The heart and soul of Life is Strange itself is Max and Chloe’s friendship. From the first episode, it was clear that their scenes together were the ones that inspired Dontnod; the backgrounds and settings of the first three episodes always felt unique and dipped in brighter colors when those two shared time together. Their dialogue was teeth-grittingly bad at times, but their level of care made up for that for the most part. These facts made the fourth episode – Dark Room – feel that much more like the story’s largest misstep. A double-gotcha ending sacrifices Max and Chloe’s main story to serve one that was clearly a building background tale. While that choice ultimately melded with the conclusion just fine, it still sacrificed the story being told for a story the team suddenly wanted to feel more important to the player.
The series finale – Polarized – seemed like a response to that criticism directly. Instead of being invested in the danger before her, Max put Chloe above everything else throughout with side characters almost feeling like obstacles with her single-minded goal. Still, just about every character from the series is available to close out their loops, and one moment in particular between Max and Chloe really delivers how much one cares for the other, even on the brink of annihilation.
Meanwhile, gameplay has felt like the most consistently evolving part of this series. Puzzles involving time remained at the center and steadily let go of your hand more and more with the examples in Polarized being interestingly layered. Other one-off segments – finding bottles, a door code puzzle – are pace alterations, and are even poked fun at by the end as annoying game tropes. Wandering the world didn’t feel great as Max had herself quite the turn radius and a slow speed, but the environments were usually small enough to where those factors didn’t grate on. Overall, this was a story-based series where gameplay served its purpose to bridge the gaps and add layers as the series went forward.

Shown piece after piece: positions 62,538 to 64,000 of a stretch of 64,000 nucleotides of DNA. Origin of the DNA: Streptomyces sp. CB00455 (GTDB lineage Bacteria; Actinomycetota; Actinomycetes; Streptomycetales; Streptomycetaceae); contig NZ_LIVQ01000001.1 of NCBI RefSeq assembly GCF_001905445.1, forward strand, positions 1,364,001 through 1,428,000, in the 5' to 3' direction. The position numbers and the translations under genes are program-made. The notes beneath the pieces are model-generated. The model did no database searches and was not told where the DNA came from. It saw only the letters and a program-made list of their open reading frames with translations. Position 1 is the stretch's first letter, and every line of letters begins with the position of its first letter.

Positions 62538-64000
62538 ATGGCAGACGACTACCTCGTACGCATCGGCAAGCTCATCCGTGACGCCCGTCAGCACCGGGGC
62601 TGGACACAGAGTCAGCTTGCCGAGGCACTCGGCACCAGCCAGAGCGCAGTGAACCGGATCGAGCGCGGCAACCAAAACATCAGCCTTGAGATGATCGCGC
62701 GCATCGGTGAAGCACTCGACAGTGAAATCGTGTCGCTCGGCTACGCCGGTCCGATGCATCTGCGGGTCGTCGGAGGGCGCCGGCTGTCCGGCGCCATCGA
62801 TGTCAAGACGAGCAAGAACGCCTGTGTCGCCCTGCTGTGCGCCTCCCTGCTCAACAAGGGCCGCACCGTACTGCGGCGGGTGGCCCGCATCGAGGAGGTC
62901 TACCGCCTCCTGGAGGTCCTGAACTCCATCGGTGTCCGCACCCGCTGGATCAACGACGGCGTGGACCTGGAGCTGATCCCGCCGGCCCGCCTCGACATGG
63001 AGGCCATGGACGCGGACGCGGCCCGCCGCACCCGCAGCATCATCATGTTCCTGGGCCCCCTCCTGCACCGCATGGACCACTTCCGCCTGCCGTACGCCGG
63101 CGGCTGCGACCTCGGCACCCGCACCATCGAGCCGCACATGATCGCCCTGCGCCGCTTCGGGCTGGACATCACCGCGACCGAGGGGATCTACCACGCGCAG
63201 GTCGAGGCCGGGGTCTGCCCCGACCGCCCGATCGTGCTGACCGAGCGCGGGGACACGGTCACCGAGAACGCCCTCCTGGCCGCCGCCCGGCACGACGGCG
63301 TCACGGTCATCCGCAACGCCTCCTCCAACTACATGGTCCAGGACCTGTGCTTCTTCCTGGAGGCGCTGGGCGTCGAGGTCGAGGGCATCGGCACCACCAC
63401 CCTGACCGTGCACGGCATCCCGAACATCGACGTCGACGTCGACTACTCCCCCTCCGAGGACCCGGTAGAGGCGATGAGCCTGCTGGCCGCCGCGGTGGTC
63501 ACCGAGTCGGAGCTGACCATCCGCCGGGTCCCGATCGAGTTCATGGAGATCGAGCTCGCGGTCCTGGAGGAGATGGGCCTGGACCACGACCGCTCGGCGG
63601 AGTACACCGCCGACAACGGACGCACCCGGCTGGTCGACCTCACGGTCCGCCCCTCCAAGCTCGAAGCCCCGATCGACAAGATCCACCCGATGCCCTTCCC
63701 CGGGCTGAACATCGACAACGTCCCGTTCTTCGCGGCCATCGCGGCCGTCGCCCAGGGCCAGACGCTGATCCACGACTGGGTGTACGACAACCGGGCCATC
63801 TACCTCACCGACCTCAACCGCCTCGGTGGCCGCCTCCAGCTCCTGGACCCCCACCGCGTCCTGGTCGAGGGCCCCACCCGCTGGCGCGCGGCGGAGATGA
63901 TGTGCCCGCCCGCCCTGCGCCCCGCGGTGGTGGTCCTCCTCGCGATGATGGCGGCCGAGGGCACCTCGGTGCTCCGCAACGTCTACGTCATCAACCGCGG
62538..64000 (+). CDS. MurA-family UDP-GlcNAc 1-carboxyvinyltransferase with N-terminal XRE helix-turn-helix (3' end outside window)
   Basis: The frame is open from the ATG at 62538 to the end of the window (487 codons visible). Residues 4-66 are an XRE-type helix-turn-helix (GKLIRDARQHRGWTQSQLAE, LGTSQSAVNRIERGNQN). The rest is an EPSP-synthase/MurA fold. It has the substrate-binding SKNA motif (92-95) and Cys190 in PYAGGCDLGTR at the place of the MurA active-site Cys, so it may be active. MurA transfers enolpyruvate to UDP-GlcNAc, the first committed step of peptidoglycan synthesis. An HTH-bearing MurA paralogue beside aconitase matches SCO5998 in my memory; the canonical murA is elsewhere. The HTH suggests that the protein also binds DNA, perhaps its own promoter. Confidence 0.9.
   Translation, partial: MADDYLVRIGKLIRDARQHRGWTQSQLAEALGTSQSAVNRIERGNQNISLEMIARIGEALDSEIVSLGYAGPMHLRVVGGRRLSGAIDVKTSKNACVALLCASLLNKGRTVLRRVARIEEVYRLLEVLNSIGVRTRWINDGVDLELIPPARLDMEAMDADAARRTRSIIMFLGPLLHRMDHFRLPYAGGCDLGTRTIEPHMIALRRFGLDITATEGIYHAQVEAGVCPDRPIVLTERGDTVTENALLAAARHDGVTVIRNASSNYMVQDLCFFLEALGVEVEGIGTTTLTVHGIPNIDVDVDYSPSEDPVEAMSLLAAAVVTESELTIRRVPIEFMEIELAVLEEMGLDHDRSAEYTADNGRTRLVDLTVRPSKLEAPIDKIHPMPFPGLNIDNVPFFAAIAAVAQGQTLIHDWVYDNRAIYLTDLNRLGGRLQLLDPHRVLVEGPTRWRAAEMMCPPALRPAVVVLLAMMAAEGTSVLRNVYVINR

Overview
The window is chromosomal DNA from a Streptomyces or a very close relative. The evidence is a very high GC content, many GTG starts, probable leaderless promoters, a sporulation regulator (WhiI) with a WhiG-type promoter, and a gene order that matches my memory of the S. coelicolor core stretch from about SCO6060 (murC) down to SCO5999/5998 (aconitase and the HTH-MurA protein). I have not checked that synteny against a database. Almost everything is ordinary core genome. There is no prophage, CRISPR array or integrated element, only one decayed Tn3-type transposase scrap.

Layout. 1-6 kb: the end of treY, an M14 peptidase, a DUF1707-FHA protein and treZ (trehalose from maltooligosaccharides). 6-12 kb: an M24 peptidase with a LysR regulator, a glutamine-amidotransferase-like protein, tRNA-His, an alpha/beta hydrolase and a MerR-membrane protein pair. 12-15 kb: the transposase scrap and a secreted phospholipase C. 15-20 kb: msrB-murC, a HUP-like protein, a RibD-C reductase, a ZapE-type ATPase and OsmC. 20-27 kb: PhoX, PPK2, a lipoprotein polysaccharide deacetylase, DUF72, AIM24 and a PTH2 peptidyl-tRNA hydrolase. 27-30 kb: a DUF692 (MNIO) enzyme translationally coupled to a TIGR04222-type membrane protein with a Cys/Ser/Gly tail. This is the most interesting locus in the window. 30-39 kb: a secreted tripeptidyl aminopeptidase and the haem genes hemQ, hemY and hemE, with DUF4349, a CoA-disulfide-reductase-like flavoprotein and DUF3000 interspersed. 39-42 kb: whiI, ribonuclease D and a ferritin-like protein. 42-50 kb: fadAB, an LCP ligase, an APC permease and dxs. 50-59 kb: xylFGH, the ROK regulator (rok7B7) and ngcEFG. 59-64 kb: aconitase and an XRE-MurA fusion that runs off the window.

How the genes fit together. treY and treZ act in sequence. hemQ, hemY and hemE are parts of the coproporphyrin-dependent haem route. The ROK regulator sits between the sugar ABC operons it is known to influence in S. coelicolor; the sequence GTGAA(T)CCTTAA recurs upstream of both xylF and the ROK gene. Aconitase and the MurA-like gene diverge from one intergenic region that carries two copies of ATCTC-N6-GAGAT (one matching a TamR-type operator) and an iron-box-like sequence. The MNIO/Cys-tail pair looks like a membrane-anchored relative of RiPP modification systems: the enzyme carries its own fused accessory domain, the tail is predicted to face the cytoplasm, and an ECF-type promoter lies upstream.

Unfortunately, Dontnod was not as consistent in the evolution of their graphics engine. From the first episode to the last, the characters all look like repurposed Dreamcast models with slightly more expressive eyes and the same warbling mouths. Some don’t even have separate textures for clothing or hair, but the most distracting lack thereof is the emotions on characters’ faces during charged scenes. The voice acting goes a long way to cover this up but it’s a visual medium too, and very few emotions can be seen in the game at all. Environments did seem to pick up as the series went forward, to the team’s credit, with the final few hours of Polarized featuring some really fantastic, thematic designs and locales.
Life is Strange comes to a close with Polarized as its high mark, but it’s the entire journey that engaged the player base into a frenzy. The graphics weren’t anything impressive and the gameplay, while offering interesting concepts and topping Telltale’s attempts, was never the priority. You had to feel for Max, Chloe, Warren, Nathan and so forth to move yourself ahead, and those feelings came back to you through their characters that kept you caring more and more about their potentially deadly outcomes. The final moment of Dark Room aside, Dontnod pulled their new property out of thin air to create a moving, personal story that handed you black and white choices, then showed you how often those extremes turn into an unpredictable grey blob. There is no right choice in Life is Strange; you just have to do what you think is best for Max, and how much you care about her will influence exactly which shore her storm will crash against.
Life is Strange Series Score:
Original Score: 8.5
Updated Score: 7